XML Architecture Research Urbanism

XML Architecture Research Urbanism

Amsterdam, NL


XML starts new master program ‘Designing Democracy’ at Sandberg Institute Amsterdam.

Mar 5, '14 12:41 PM EST
European Parliament, Strasbourg (XML, 2013)
European Parliament, Strasbourg (XML, 2013)

(Amsterdam, March 5 2014) XML, Max Cohen de Lara and David Mulder, have been appointed course directors of the new temporary masters program ‘Designing Democracy’, that will start this September at the Sandberg Institute in Amsterdam. In a time when confidence in democracy is under increasing pressure – from the Euro crisis to the US shutdown and from the Occupy movement to the streets of Athens – this Sandberg master program will put the future of democracy into question through design. In the program, students will collaborate within an intensive environment with artists, architects, journalists, politicians, scholars and other thinkers. The interdisciplinary studio will explore the power of design to activate possible forms of collectivity – the quality or state of being collective  – and will range from intervening on the scale of personal media to rethinking the institutions of democracy itself.

The program aims to apply design as a specific method of critical thinking and use it to reimagine collective structures of dialogue, debate and social progress. Design used to be one of the self-evident tools to shape politics, but today the role of design in large-scale politics is either underestimated or controversial. The aim of the studio is to understand this reconfiguration and to experiment with new articulations of design that give shape to democratic politics.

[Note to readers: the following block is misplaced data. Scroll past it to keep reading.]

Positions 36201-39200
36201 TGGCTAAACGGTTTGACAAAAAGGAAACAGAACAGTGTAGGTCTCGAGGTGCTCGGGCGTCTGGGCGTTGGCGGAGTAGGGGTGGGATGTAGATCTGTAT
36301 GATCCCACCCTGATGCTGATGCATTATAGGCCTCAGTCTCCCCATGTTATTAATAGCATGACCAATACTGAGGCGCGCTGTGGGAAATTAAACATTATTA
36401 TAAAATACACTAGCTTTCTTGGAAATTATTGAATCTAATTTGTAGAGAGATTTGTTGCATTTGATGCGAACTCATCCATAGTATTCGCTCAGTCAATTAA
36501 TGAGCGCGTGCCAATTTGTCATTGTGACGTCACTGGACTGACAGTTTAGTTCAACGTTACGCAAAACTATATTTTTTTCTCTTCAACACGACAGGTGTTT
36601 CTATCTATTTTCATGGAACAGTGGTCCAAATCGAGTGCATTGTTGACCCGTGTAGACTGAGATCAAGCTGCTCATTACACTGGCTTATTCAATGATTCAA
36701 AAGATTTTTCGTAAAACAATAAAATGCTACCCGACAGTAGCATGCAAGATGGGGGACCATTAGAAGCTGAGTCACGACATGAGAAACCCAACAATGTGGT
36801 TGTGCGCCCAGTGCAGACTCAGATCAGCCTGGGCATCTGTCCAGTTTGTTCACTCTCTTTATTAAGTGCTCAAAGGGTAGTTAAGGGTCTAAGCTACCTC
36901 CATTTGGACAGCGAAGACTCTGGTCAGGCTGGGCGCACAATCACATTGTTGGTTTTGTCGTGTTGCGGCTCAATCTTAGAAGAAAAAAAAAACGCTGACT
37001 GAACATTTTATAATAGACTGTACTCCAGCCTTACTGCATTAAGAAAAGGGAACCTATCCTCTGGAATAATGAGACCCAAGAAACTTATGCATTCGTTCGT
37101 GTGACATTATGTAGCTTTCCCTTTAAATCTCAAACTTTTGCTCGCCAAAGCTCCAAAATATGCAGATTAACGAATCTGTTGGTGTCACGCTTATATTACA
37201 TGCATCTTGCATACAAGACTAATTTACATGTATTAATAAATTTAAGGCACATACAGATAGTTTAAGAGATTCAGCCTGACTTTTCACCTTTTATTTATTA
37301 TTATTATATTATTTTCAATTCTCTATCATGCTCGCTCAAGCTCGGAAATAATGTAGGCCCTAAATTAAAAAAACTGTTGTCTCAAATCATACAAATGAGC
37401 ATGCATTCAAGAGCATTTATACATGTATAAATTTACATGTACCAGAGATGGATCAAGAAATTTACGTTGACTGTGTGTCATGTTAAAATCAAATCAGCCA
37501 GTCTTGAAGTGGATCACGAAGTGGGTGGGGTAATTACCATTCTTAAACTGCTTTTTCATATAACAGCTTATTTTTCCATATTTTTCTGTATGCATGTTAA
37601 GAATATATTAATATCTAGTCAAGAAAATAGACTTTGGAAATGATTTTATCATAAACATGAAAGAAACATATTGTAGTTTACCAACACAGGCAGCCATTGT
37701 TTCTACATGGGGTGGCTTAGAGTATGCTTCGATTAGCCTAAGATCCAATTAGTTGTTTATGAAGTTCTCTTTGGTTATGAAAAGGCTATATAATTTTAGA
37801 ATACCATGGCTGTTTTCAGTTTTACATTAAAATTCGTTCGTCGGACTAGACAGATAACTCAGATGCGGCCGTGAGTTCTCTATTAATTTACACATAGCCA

Admissions are open at


Following a master studio at TU Delft (2010), an exhibition in the Dutch House of Parliament (2011) and an international comparative research of plenary halls of parliament (2011-2013), the Sandberg master program is the next episode in XML’s ongoing project that seeks to understand and challenge the reconfiguration of the public role of architecture through an analysis of spaces of political congregation. By looking at how ideas about the organization of society materialize in the architecture of general assembly halls, this research explores the evolving relationship between architecture and society.

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